After nine and a half years, today is my last day at Cloudera. It’s difficult to write those words as so much of my life has been bound up with this company. On the day I started, I didn’t meet my co-workers as I was living several thousand miles away in a barn in Wales. (The others were in a borrowed meeting room in San Mateo.) As I leave I am still in a barn in Wales (different barn though), but a lot has happened in the intervening period.

On the personal side, my family and I lived in San Francisco during the early formative years of Cloudera, a time we will always treasure for the lifelong friendships we made.

On the professional side, it is no exaggeration to say that working at Cloudera has been the highlight of my career. I already knew that Hadoop was pretty special when I joined (I may have been biased as I was writing a book on it), but I had no idea how it would transform the industry and how it would be used in every sector you could imagine.

To all of you I have worked with over the last decade—at Apache, Cloudera and elsewhere, on many projects—I consider myself to be incredibly fortunate to have had the opportunity to work with you. Thank you.

So what’s next for me?

Jim Waldo, who worked on distributed systems at Sun, once said that he alternated six month periods between the lab and the outside world: in the lab he and his team built systems software, and in the outside world he saw how people used the system he was building. Doing so gave him valuable feedback on the system design, even though it was time away from being able to build the system.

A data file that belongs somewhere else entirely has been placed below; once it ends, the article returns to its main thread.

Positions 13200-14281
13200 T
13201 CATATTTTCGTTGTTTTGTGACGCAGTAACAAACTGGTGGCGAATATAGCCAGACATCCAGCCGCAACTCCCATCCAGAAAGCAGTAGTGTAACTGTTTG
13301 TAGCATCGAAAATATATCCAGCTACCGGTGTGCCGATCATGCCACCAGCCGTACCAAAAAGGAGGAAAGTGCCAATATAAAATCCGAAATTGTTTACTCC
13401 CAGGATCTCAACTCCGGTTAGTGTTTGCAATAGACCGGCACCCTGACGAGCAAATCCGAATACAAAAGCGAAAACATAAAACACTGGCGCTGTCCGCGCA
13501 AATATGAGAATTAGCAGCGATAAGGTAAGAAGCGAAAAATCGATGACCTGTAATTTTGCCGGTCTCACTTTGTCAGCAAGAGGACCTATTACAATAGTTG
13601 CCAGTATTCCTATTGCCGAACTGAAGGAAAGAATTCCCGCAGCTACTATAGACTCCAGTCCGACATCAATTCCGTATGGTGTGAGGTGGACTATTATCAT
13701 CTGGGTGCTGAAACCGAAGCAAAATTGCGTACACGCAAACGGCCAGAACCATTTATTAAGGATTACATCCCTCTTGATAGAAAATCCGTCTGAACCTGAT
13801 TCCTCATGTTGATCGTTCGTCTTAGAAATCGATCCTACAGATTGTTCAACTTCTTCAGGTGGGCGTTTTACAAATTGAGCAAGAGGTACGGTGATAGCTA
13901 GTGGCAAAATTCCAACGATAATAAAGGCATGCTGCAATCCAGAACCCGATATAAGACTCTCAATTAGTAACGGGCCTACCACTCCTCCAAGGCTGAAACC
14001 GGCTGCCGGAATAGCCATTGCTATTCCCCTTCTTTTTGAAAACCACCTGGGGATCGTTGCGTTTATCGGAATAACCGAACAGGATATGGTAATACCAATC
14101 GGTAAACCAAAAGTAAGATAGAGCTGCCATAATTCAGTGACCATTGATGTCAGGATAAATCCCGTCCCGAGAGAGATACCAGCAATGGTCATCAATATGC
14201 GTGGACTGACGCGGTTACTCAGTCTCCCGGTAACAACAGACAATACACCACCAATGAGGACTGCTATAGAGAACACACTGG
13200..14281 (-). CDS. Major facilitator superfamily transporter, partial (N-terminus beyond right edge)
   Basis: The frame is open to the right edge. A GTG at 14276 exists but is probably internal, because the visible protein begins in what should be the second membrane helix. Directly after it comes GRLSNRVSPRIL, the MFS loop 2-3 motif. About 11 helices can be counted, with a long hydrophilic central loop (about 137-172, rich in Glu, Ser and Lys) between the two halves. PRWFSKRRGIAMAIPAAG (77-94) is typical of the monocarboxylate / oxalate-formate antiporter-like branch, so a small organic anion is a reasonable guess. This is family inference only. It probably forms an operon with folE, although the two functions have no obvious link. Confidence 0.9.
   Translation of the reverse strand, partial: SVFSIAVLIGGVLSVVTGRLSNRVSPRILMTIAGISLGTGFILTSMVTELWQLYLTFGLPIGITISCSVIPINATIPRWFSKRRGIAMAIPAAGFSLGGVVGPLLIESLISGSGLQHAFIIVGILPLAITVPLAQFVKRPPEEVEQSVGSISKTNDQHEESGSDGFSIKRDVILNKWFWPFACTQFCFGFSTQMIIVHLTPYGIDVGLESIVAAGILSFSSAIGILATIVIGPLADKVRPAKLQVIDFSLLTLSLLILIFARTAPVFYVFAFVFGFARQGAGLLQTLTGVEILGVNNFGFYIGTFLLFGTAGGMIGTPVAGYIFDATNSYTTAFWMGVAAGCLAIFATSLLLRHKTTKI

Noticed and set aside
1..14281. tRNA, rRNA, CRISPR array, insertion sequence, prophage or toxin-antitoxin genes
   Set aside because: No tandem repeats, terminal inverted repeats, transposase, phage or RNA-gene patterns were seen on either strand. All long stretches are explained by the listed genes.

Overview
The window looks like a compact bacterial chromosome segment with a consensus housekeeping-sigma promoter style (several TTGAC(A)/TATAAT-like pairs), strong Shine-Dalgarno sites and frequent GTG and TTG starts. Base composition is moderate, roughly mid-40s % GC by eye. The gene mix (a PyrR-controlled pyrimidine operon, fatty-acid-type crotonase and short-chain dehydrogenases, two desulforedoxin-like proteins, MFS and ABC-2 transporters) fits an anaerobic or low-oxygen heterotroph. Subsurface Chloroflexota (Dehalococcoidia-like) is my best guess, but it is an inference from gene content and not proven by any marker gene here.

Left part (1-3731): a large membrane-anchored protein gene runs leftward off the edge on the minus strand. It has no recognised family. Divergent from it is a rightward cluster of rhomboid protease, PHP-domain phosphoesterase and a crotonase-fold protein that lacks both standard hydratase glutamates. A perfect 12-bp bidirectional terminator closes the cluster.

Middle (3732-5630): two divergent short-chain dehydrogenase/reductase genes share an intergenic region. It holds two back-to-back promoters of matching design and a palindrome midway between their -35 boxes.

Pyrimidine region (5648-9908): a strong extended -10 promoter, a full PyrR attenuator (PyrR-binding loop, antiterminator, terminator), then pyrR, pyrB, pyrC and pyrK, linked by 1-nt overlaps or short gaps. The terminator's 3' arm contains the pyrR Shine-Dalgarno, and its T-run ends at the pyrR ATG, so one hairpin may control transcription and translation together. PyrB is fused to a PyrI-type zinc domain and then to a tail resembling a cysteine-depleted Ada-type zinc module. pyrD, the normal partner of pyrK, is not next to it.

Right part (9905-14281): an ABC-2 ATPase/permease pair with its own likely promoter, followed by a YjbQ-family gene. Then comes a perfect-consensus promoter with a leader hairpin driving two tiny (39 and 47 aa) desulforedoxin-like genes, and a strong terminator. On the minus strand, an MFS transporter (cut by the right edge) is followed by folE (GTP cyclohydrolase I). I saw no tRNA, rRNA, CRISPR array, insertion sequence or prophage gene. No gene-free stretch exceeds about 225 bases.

In some ways this is another way of framing the explore/exploit tradeoff, where you decide between exploring new technological ground—building a new system—and exploiting that system to solve particular problems you are interested in, which is why you built the system in the first place. (Of course, this framing is oversimplified, since there are many people working on both parts simultaneously. It’s a useful way of thinking about things as an individual actor though.)

For the past few years I have been working on a few open source biology and healthcare projects (like GATK, Hail, and OHDSI). I think that the problems in biology are big enough and messy enough that new systems will need to be built. We can’t stop exploring the technological ground since the sheer amount of data will overwhelm even the best of today’s cutting-edge technology. (I like to cite the paper Big Data: Astronomical or Genomical? here for some concrete numbers.)

Having said that, there is still a lot of mileage left in our current crop of tools—which include Spark, TensorFlow, Jupyter, and the cloud. And this is what I am going to do: continue the work to apply tools like these to more bio projects, only now working as a freelancer. I plan to write more about what I’m up to on this blog, so please follow along.

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